Greetings, Glancers! It’s time to check out Madonna’s third and most successful soundtrack album Evita. Tim Rice and Andrew Lloyd Webber penned all of the work here and Madonna sings most of the songs, though she does get help by Banderas, Pryce, and old Crocodile Shoes himself Jimmy Nail. As you would imagine, it sold a crapload. I’m going to be going through the double disc edition, but I’m not a sadist – I’m only listening to the ones Madonna performs on. I expect these songs will be peppered with instrumental sections and that they will lose much without the visuals. Lets get this out of the way.
‘Oh What A Circus‘ opens just as I imagined – lots of lovely Latin guitars. Banderas starts the singing, telling of Eva’s life. There’s a familiar melody. No Madonna yet. This is nice though, no complaints. Backing vocals. Sudden rock outburst. That was pretty funny. Decent vocals from Antonio. Now a slower section. Is this Madonna? Now instrumental. Now Madonna, doing a bit from ‘Don’t Cry For Me’.
‘Eva and Magaldi/Eva Beware Of The City’ begins with some weird funk. Dark tones, all very theatrical as you would expect and lots of voices, changes in pace and style. Listening without the visuals means it sounds a little messy – a confusing mishmash of genres with people chanting and singing and talking, but I think it would all make sense on screen or stage. With all that said, it’s not too bad. I do have no idea what’s going on, but the music is fine.
‘Buenos Aires‘ starts with a train toot and some clapping. I think. Lots of percussion now. Madonna’s vocals seem a little stronger on the album – more powerful. This one is only okay – a little jazzy, a little funky, some nice strings in the middle, but no obvious hooks. It then turns into a James Bond instrumental for the final section.
‘Another Suitcase In Another Hall’ starts like a traditional hit rather than a product of a musical. It’s very sweet with lyrics of uncertainty and exploration and yearning. This one does have hooks and apparently was a single, but I don’t remember it. I’d listen to this one again, very nice.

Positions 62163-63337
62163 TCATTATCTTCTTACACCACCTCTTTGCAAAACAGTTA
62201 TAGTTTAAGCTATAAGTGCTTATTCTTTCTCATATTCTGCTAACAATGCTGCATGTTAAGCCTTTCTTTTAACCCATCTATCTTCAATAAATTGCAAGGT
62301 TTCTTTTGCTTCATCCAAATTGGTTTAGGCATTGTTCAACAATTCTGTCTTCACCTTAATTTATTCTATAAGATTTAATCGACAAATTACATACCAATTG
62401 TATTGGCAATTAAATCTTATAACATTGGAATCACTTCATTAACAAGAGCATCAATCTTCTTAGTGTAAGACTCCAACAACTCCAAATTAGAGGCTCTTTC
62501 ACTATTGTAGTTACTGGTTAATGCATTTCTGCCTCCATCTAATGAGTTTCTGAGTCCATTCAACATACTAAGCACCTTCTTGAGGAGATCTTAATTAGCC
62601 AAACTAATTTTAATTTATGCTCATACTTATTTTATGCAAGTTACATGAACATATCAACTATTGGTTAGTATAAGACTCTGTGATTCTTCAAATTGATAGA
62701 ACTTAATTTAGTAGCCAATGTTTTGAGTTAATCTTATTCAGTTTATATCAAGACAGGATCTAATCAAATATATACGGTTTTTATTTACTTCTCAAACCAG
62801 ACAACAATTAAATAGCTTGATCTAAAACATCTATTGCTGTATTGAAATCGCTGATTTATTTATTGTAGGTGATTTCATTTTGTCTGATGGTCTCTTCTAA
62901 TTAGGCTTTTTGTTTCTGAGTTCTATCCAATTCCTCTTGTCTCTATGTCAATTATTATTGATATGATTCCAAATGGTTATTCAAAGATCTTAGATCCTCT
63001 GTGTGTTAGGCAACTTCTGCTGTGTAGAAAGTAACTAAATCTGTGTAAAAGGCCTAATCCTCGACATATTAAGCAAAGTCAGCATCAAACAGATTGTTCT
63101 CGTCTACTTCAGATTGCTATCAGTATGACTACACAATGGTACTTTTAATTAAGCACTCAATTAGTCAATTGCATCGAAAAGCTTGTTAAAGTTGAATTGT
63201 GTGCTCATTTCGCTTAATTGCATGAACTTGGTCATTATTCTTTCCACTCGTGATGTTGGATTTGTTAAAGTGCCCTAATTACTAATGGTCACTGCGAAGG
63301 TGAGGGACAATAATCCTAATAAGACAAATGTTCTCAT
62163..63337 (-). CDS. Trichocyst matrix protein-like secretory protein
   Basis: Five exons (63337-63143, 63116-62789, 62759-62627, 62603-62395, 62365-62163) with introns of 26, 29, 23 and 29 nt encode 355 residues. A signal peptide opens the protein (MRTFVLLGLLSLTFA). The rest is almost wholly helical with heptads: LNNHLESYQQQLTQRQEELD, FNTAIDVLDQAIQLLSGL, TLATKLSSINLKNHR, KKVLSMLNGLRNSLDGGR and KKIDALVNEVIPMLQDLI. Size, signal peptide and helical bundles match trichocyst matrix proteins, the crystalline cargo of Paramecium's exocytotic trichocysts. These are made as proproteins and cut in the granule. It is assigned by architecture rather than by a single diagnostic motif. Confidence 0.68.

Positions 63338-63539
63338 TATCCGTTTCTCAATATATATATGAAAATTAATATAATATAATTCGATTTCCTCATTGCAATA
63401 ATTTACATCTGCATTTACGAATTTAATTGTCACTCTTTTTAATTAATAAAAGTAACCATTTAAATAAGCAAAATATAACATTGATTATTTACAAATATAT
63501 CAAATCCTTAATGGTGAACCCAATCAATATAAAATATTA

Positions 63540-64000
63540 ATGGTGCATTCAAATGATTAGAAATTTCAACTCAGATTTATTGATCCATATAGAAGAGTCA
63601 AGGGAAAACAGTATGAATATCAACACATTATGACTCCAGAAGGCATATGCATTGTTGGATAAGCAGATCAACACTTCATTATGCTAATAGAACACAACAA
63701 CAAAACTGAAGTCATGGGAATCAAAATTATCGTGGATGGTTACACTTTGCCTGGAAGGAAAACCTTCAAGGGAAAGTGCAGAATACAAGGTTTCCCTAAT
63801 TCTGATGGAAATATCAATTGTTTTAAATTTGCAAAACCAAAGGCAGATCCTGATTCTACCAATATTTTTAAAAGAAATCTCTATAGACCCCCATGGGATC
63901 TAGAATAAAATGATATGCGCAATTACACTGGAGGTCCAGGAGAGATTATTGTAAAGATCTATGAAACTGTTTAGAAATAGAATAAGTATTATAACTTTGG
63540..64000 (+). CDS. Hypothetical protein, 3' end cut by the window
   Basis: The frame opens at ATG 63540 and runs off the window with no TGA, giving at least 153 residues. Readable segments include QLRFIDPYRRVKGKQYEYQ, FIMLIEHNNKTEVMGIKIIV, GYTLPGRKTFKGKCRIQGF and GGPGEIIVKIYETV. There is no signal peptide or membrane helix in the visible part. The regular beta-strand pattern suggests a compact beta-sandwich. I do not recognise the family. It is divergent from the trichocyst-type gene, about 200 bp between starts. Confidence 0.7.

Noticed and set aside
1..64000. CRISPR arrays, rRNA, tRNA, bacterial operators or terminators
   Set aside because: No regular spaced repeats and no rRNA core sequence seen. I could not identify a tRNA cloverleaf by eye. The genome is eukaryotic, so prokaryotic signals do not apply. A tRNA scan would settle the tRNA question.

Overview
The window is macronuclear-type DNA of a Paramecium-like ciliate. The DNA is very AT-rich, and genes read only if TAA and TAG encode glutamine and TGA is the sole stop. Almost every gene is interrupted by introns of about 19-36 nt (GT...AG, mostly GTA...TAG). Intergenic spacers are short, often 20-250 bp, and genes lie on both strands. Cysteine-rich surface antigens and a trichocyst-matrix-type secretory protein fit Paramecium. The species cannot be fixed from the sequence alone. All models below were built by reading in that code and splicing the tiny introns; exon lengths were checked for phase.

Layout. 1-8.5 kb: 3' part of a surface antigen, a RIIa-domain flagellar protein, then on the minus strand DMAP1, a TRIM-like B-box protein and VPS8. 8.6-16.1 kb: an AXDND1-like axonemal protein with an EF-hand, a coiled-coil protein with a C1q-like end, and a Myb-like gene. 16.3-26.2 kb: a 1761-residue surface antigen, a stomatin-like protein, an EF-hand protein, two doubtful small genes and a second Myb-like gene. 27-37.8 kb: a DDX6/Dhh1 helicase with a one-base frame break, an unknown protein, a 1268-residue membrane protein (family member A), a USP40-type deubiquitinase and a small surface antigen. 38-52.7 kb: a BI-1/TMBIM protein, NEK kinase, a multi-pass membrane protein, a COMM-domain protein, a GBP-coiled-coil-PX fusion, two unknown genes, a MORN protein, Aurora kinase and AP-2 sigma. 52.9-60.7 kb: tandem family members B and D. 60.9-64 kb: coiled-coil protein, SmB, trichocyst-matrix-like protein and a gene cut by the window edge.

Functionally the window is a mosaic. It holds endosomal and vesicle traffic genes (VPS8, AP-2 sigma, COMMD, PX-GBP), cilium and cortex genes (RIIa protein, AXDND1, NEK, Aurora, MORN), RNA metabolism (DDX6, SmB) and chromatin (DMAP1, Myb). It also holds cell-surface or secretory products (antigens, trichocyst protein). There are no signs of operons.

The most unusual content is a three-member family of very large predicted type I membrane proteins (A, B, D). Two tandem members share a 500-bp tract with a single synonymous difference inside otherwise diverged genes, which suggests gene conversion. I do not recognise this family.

‘Goodnight And Thank You’ has a big brass celebration opening. This segues into a softer section before the Banderas verse. Madonna joins in for a more traditional duet. Then they sing about soap. And doing up trousers. It just about passes the listening without visuals test.
‘Charity Concert/The Art Of The Possible‘ has clapping, and South American rhythms. Then it ends. Then it starts again. Another duet. Well, it’s mostly Antonio. Then it ends again.
‘I’d Be Surprisingly Good For You‘ is another duet with lyrics overlapping closely. The music is mostly in the background, leaving breathy vocals. Madonna then takes over and it becomes a decent ballad – not as strong as that hallway song, but still good.
‘Hello And Goodbye‘ is light and fluffy in its opening moments, a little like elevator music. Then it’s a little sultry, then tender, then more tender as it calls back a previous song.
‘Peron’s Latest Flame‘ has a brass, war era sitcom intro. It sounds like the rich don’t like Evita’s antics. Now the rich are singing. I’m not hearing Madonna yet. Drum collapse. Future sounds. Now Madonna. More chanting. More future sounds. This is very ‘musical’.
‘A New Argentina’ has a mysterious in tone beginning but finds its feet when Madonna sings – the melodies by this point are familiar – it’s the ‘I’ll Be Good For You’ tune again. It breaks away eventually for a heavier sound with choir and guitars. Madonna belts out the vocals well in several places. This one goes on for ages. It’s mostly good, but it does stretch the patience when listening without the benefit of seeing what’s going on.